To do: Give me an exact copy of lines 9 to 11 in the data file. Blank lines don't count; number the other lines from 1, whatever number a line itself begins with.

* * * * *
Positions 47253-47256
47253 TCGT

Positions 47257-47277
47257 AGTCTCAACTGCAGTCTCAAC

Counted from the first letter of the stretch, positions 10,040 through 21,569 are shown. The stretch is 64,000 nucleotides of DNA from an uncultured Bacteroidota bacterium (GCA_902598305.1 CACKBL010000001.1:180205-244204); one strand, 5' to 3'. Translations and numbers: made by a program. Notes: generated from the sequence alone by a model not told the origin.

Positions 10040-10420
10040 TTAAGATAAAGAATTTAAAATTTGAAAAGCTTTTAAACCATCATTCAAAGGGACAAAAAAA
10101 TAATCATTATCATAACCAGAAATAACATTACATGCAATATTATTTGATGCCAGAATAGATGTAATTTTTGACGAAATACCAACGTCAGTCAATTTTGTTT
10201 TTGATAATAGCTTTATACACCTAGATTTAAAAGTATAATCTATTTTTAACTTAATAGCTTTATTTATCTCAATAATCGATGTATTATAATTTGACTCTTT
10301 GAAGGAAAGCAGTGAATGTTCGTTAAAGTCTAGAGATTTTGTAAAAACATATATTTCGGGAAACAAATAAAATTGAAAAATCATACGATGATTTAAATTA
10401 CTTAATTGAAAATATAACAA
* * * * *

10201 TTGATAATAGCTTTATACACCTAGATTTAAAAGTATAATCTATTTTTAACTTAATAGCTTTATTTATCTCAATAATCGATGTATTATAATTTGACTCTTT
10301 GAAGGAAAGCAGTGAATGTTCGTTAAAGTCTAGAGATTTTGTAAAAACATATATTTCGGGAAACAAATAAAATTGAAAAATCATACGATGATTTAAATTA
10401 CTTAATTGAAAATATAACAA